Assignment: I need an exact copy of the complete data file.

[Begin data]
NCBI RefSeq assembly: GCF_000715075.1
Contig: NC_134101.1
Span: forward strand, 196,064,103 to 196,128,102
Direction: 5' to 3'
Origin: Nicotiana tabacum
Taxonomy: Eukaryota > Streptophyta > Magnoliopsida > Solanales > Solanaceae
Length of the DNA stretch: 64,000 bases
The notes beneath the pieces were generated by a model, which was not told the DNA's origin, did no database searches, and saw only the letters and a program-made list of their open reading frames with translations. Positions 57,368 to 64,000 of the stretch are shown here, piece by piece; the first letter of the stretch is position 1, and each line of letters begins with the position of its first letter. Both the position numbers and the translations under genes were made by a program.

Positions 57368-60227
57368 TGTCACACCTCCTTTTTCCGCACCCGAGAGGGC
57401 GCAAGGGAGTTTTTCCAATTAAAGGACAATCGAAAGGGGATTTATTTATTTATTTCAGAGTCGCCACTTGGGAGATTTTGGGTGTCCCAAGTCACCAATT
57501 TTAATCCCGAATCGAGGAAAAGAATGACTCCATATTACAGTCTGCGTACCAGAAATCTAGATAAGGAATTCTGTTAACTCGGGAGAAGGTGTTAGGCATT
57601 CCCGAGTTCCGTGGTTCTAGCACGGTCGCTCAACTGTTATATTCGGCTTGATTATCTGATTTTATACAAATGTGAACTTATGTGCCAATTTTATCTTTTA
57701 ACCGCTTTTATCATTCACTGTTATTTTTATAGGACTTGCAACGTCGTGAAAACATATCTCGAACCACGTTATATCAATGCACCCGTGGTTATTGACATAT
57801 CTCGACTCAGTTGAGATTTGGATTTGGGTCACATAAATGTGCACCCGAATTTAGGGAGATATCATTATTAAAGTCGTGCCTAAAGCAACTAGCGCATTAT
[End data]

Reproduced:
NCBI RefSeq assembly: GCF_000715075.1
Contig: NC_134101.1
Span: forward strand, 196,064,103 to 196,128,102
Direction: 5' to 3'
Origin: Nicotiana tabacum
Taxonomy: Eukaryota > Streptophyta > Magnoliopsida > Solanales > Solanaceae
Length of the DNA stretch: 64,000 bases
The notes beneath the pieces were generated by a model, which was not told the DNA's origin, did no database searches, and saw only the letters and a program-made list of their open reading frames with translations. Positions 57,368 to 64,000 of the stretch are shown here, piece by piece; the first letter of the stretch is position 1, and each line of letters begins with the position of its first letter. Both the position numbers and the translations under genes were made by a program.

Positions 57368-60227
57368 TGTCACACCTCCTTTTTCCGCACCCGAGAGGGC
57401 GCAAGGGAGTTTTTCCAATTAAAGGACAATCGAAAGGGGATTTATTTATTTATTTCAGAGTCGCCACTTGGGAGATTTTGGGTGTCCCAAGTCACCAATT
57501 TTAATCCCGAATCGAGGAAAAGAATGACTCCATATTACAGTCTGCGTACCAGAAATCTAGATAAGGAATTCTGTTAACTCGGGAGAAGGTGTTAGGCATT
57601 CCCGAGTTCCGTGGTTCTAGCACGGTCGCTCAACTGTTATATTCGGCTTGATTATCTGATTTTATACAAATGTGAACTTATGTGCCAATTTTATCTTTTA
57701 ACCGCTTTTATCATTCACTGTTATTTTTATAGGACTTGCAACGTCGTGAAAACATATCTCGAACCACGTTATATCAATGCACCCGTGGTTATTGACATAT
57801 CTCGACTCAGTTGAGATTTGGATTTGGGTCACATAAATGTGCACCCGAATTTAGGGAGATATCATTATTAAAGTCGTGCCTAAAGCAACTAGCGCATTAT